The lesson that Roosevelt learned from passing the Hepburn Act was that federal power was needed to break up those businesses that engaged in price discrimination. “The citizens of the United States,” Roosevelt said, “must effectively control the mighty commercial forces which they have called into being.”

Once Roosevelt established that the federal government should regulate the prices railroads charged for shipping, the next step was to intervene in other industries as well. “In particular,” Roosevelt argued in his speech, “there are strong reasons why . . . the United States Department of Agriculture and the agricultural colleges and experiment stations should extend their work to cover all phases of farm life. . . .” He added, “The man who wrongly holds that every human right is secondary to his profit must now give way to the advocate of human welfare, who rightly maintains that every man holds his property subject to the general right of the community to regulate its use to whatever degree the public welfare may require it.”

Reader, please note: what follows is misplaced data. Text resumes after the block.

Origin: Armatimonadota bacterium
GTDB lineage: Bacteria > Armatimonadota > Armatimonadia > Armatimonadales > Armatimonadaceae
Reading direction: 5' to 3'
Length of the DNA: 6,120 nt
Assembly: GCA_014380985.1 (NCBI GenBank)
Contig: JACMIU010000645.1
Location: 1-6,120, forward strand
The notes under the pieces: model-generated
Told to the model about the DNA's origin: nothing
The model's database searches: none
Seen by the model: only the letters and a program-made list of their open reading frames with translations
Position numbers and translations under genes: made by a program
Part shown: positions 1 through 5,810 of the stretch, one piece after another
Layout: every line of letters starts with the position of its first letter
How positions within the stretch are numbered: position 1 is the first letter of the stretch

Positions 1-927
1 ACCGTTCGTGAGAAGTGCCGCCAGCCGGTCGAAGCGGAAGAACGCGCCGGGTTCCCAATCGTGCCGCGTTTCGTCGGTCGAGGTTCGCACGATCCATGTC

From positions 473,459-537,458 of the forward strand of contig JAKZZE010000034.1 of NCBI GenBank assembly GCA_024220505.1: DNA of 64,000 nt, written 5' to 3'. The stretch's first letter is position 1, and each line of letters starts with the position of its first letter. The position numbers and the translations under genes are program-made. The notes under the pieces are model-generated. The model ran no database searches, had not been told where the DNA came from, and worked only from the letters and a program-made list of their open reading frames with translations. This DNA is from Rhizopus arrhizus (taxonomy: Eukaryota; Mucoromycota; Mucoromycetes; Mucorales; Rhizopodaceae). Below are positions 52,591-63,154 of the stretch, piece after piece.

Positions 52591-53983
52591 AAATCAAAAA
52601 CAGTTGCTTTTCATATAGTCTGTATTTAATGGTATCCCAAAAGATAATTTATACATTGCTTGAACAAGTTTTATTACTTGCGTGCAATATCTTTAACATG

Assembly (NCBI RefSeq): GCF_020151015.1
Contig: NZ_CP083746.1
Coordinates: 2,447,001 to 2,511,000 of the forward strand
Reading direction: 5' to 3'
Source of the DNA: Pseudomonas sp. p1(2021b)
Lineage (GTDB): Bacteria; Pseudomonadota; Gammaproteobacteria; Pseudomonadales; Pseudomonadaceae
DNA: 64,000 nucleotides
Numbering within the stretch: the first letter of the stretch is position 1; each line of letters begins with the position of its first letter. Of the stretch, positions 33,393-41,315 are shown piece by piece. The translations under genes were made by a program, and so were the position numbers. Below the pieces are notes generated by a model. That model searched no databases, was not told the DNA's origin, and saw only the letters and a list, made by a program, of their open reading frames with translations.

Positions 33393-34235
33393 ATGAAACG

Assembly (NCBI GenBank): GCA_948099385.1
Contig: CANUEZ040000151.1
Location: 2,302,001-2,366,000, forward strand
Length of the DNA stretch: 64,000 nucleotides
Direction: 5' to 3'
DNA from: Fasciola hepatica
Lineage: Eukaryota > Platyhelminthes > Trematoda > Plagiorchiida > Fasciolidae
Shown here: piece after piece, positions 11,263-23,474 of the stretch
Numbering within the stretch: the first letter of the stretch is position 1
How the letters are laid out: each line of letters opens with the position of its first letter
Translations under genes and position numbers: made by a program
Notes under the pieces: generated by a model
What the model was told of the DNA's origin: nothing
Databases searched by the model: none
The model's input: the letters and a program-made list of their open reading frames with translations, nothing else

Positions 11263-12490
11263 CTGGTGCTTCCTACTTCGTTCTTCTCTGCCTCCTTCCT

The shift from the individual rights of the founders to the community rights of the Progressives was a watershed transition in American thought in the early 1900s. But Roosevelt needed a federal income tax to help him redistribute wealth in the national interest. The title “New Nationalism” reflected his view that he and other leaders could determine the national interest and redistribute wealth and power accordingly.